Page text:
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Lesson Plans


A&E.A

[ Thread ][ Subject ][ Author ][ Date ]
KIM M. ERICKSON (74461.2153)
Wed, 10 Dec 1997 23:56:58 -0500

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Here are my responses to the four inquiry questions:

Question #1: How can we involve kids in the art of their community that
has a tie to the environment? First of all, as teachers we must research
the kinds of ecological art in our community. Then, it is important for
the children to "see" the art because they tend to be visual learners. If
the artist is local, then it might be possible to arrange a classroom
presentation where the children can ask them questions about the art and
how it ties to the environment. It would be important for the teacher to
give a lesson prior to the field trip or lecture to educate the children on
ecological art and its function. Then it would be fun for the children to
create a art project of their own that is linked to their environment. I
was doing classroom observation at an elementary school where there was a
main courtyard where there had been plants at one time, but had not been
attended to in quite some time. Each classroom was assigned an area where
they could plant native trees/plants or design an ecological art piece.
This creates a sense of ownership for the children and also enhances the
environment.

Question # 2: How do artists identify and act of resolve local and global
ecological issues through their artwork? Joseph Beuys (1982-87) began a
social restoration project called "7000 Oaks" in Kassel, Germany during the
Documenta 7, an international art exhibition. Beuys wanted to make an
impact on the environment to counteract the effects of deforestation due to
urban expansion so he chose to plant 7000 oak trees (with a few others
mixed in) in Kassel with each planting a 4' basalt stone was placed nest to
it to signify the historical beginning of a social restoration. He
challenged the rest of the world to follow in his footsteps and begin
giving back to the environment what we have taken away! Beuys died in 1986
before he saw the completion of his project, but he certainly was a
catalyst for others to help resolve a global ecological issue.

Question #3: How can technology be used to conduct inquiry about art and
ecology?
There are many resources available for teachers and students to gain
information about art and ecology. As teachers, it is important to teach
children how to seek out answers to their questions through the use of
technology. We are fortunate today because the Internet can link us to
information from anywhere in the world. We are also able to email many
artists through the Internet where we can get personal information about
art and ecology. There are links to environmental groups through the World
Wide Web where you can research their efforts and usually ask questions.
Many libraries are connected to the Internet so that books and journal
articles can be found on a particular ecological issue or artist. The
resources are endless because of our advanced technology!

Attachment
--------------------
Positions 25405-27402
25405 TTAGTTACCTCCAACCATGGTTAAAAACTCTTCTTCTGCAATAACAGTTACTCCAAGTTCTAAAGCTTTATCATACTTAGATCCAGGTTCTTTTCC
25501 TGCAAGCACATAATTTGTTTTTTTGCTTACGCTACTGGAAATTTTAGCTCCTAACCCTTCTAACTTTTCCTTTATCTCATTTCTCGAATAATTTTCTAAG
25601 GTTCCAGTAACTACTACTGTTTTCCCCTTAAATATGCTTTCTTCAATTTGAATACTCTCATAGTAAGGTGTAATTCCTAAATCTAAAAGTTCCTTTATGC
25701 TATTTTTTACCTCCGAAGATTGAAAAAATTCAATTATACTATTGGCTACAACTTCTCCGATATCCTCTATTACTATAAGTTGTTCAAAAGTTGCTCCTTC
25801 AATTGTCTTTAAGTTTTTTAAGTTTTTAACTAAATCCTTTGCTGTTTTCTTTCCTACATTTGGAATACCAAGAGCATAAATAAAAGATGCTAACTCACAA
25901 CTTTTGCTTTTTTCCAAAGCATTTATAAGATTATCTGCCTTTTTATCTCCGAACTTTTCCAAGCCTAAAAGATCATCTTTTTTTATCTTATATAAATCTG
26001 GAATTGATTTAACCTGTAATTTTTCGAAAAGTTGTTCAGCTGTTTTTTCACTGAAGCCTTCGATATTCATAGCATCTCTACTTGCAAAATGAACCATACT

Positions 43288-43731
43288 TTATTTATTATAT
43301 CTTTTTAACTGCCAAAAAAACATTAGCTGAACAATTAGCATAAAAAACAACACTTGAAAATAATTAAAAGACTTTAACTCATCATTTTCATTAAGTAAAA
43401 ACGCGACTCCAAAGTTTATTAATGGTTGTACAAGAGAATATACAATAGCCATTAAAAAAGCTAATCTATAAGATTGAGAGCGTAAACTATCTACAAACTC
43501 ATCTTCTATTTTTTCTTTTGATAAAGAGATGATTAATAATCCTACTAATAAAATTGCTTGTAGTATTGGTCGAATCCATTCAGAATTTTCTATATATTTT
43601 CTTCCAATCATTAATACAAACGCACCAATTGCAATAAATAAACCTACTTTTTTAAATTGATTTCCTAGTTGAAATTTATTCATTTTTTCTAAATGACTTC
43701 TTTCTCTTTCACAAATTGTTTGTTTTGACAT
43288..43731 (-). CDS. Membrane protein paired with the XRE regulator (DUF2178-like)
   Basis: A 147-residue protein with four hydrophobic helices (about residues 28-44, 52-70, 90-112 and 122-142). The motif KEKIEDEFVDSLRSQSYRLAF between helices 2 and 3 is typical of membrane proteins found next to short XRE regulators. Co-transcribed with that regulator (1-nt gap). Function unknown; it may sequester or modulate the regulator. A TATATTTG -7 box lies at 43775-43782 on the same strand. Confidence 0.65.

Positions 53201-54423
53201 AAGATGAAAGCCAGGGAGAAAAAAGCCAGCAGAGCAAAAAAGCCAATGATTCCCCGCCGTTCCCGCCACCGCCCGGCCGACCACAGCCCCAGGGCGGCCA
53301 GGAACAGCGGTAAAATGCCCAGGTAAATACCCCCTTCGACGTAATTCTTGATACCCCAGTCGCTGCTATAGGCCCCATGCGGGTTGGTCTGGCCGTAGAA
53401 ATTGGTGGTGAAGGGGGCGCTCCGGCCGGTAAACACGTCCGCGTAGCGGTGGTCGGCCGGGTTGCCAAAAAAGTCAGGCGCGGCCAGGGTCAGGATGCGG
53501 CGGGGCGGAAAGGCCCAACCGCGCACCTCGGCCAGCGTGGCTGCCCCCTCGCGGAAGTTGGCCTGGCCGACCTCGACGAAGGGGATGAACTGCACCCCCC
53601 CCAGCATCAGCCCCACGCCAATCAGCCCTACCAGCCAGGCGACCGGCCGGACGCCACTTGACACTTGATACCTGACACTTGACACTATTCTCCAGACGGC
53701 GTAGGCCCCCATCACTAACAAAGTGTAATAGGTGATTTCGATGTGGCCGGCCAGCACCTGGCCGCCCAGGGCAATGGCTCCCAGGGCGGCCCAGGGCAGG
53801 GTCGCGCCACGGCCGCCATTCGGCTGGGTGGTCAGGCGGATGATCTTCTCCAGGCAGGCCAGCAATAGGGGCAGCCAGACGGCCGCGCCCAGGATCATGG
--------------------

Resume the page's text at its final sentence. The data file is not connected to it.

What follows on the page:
Question #4: What ecological issues are important to your community?
I live in Tucson, Arizona where there is an on going issue of water. There
has been an ever-growing population which creates a concern about having an
adequate water supply. Our water is taken presently from two underground
wells which has been causing a drop in the water table level over the past
20 years which can cause other ecological problems.

On the ballot this November was Proposition 201, the Water Quality Standard
Act,
which, if passed, would repeal the law passed by voters in 1995 requiring
the city to
recharge most of its Central Arizona Project (CAP) water allocation. This
act prohibited the city from delivering CAP water to customers unless it
had been treated to match the quality of ground water the city pumped from
its Avra Valley well, which provides the city's highest, quality water
supply. CAP water is know to have more contaminants in it because it is an
above ground water source - the Colorado River - which has more salts,
other dissolved solids and plant and animal residue. Because of these
additional contaminants, it will take more/different chemicals to purify
the water. This will require an additional treatment plant. Other
problems occurred with prior use of CAP water was that it traveled through
corroded water main pipes carrying brown gunk from the pipes into the
homes.

If I was looking at this problem from a scientific perspective, I would
want to repeal the
law because it forces the city and other users to continue pumping ground
water,
depleting the aquifer, destroying desert vegetation and promoting land
subsidence.
Though, it seems that a treatment plant for CAP water, to processes it to
the drinkable
standard, will cost an excessive amount of money. But, there already has
been work
done on replacing the old water main pipes and CAP water can be added to
ground water to help maintain the aquifer level.

Unfortunately, Proposition 201 was defeated in November. Now our city
must look for alternative ways to either increase the water supply or
decrease the usage!

Kim Erickson
University of Arizona


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